A traditional objection to the possibility of God’s omnipotence (and therefore the existence of the Judaeo-Christian God) comes in the form of a question: can God create a rock so big that he can’t lift it? Or, another: can God create a square circle? The fact that it is difficult (or impossible) to answer these questions is supposed to demonstrate that an omnipotent being could not exist. How serious are these objections? Let’s take a look at the latter question first.
Wittgenstein, the 20th century Austrian philosopher, took the view (for a time, at least) that many of the problems of philosophy were actually problems with language. While it seems obvious that not all problems of philosophy reduce to a matter of unclear language, at least some problems can genuinely be seen as merely illusions due to language. The idea of a square circle is supposed to pose an unsolvable problem for an omnipotent being, demonstrating that such a being could not exist. Upon closer inspection, asking an omnipotent being to create a square circle is very much like asking them nothing at all. What is a square circle? It is not a thing. These two words joined together in the English language simply do not mean anything. We should not be bothered, then, by the fact that an omnipotent being cannot create a non-thing we pretend exists by stringing together two words. I can imagine someone demanding that God create a square circle, or else they won’t believe that he is omnipotent. One may as well stand before God and demand that he “couch shave while plant big in beer toe.” If he can’t, so much for God. I think the problem is that "square" and "circle" are such simple words that it is easy to pretend such a small phrase is intelligible when in fact it is no more intelligible than the above beer toe example. The phrase is literally nonsense and as such cannot tell us anything about God.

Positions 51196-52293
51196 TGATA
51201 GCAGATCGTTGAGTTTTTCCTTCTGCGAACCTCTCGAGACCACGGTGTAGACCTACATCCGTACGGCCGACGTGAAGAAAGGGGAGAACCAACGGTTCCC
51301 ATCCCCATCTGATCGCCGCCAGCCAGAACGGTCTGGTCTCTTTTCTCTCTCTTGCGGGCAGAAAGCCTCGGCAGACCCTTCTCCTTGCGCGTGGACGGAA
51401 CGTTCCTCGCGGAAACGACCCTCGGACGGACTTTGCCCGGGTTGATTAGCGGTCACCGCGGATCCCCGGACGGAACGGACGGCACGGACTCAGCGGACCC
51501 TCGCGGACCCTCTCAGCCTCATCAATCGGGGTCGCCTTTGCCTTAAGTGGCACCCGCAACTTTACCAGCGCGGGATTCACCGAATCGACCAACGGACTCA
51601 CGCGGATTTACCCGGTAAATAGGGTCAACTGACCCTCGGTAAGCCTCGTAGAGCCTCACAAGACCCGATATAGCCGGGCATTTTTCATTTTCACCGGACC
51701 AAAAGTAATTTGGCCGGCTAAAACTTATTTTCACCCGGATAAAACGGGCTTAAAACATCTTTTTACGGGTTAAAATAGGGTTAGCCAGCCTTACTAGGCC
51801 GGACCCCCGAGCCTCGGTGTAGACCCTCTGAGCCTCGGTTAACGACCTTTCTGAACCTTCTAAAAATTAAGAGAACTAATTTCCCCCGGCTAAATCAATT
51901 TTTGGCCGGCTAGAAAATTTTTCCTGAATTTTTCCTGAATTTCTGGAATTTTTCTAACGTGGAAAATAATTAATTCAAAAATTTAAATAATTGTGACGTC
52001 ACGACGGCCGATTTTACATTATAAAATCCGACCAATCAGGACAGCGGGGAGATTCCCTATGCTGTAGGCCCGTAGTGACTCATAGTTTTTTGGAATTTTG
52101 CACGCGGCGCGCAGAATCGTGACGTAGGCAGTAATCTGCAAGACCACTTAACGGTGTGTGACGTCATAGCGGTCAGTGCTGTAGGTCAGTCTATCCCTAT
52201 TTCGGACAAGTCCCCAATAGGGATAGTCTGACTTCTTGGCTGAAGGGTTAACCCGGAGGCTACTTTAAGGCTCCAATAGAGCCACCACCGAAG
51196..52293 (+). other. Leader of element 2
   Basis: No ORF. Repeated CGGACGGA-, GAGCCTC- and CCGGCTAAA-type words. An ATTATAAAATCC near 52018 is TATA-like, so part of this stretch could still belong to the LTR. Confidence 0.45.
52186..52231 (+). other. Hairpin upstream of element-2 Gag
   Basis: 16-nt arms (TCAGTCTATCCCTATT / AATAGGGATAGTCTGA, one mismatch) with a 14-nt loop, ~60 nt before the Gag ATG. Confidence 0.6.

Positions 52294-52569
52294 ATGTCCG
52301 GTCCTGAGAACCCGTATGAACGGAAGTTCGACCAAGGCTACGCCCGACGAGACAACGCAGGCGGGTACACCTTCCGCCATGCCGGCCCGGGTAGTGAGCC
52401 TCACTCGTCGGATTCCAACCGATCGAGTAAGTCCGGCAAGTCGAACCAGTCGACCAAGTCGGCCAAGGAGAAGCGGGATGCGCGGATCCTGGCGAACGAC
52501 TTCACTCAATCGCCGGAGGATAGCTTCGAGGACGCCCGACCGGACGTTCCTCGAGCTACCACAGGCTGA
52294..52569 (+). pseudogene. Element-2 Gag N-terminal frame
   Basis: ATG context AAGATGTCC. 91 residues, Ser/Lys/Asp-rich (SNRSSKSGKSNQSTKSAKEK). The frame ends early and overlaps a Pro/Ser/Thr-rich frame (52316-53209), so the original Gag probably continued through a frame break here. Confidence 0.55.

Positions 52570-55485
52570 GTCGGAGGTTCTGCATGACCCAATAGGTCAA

What about the first question? Can God create a rock so big that he can’t lift it? This objection seems to be the stronger of the two. Assuming the existence of such a being, obviously the answer must be either God can create a rock so big that he can’t lift it, or that God can’t create a rock so big that he can’t lift it. So perhaps the question should be which answer should be true for God to be as omnipotent as is logically possible. Let’s see. Would it be more impressive if God could create a rock that he then could not lift, or if God created the heaviest rock possible but could still lift it?
First, the very form of this question is problematic, as we are assuming that God has a physical body subject to physical laws (e.g. gravity). The heaviest rock possible? There is no logical limit to how massive an object may be; infinite mass is a possibility. This makes the question difficult to answer sensibly. I suggest a reformulation; this question, at its base, is asking: can an omnipotent being impose limits of power on itself? Imagine it this way: an omnipotent being creates maximally strong unbreakable (and let's say metaphysical too) handcuffs for itself and then cannot escape. Or, the being creates maximally strong unbreakable handcuffs for itself and then breaks them. It is clear that if an omnipotent being could impose limits of power on itself that it would only be taking away from its own omnipotence (e.g. if it could not break the handcuffs). Logically then, an omnipotent being cannot take away its own power without violating its own omnipotence. On the other hand, why couldn’t such a being willingly impose limits on itself? If it then decreases its own power, so what? How does any of this suggest that such a being could not exist? At best it suggests that we should approach the term “omnipotence” with care. Perhaps an omnipotent being’s omnipotence is tentative, contingent on its will. Or perhaps no matter what God does he could always later undo it.
Either way, it is not clear to me that these objections go very far in arguing against the existence of God (or superbeings in general).